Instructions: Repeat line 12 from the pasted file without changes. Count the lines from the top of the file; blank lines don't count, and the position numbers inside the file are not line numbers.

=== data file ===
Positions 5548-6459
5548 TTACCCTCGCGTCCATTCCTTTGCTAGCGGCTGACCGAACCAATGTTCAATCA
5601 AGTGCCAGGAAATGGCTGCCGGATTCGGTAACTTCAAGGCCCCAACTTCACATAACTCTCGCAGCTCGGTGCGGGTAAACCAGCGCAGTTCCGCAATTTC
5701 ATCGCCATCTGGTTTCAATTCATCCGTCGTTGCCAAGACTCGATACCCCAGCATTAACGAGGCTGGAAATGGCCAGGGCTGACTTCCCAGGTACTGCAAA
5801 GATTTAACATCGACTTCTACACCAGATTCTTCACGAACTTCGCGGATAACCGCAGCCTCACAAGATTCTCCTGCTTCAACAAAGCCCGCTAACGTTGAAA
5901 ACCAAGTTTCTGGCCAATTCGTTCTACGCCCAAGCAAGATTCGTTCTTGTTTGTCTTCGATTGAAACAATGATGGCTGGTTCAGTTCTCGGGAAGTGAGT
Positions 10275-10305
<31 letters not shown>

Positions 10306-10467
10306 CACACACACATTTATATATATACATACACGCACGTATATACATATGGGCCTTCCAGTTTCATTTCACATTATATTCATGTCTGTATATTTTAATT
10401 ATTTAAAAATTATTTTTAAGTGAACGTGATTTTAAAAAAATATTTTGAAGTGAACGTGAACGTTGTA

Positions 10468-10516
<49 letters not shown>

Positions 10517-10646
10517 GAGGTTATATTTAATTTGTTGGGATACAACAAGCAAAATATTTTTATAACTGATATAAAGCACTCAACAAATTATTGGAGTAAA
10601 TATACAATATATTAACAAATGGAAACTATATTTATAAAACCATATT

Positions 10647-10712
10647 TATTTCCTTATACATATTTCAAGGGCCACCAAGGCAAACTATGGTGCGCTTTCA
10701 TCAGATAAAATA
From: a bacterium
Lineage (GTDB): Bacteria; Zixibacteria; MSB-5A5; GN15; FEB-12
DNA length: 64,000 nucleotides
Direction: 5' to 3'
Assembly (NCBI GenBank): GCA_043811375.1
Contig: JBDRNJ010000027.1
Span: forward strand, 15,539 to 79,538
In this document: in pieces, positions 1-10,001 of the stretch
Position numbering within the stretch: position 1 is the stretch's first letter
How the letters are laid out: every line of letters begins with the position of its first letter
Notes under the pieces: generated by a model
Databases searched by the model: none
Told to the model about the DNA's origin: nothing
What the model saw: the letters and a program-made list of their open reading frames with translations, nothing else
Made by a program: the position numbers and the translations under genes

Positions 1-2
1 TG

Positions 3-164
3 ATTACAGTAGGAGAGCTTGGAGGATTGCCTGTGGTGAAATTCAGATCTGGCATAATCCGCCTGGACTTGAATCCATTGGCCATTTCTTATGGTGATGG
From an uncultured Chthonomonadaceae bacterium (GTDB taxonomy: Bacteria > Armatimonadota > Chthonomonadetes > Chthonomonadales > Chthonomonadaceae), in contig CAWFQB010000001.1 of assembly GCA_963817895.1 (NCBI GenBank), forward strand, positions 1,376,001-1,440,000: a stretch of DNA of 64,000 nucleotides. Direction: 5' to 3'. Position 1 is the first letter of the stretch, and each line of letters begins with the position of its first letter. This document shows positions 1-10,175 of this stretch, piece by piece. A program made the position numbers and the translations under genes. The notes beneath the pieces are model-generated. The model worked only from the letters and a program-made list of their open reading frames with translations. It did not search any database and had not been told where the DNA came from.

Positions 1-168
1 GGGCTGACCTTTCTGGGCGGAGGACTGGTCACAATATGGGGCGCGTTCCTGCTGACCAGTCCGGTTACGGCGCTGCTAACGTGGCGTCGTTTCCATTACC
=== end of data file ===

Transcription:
Positions 10468-10516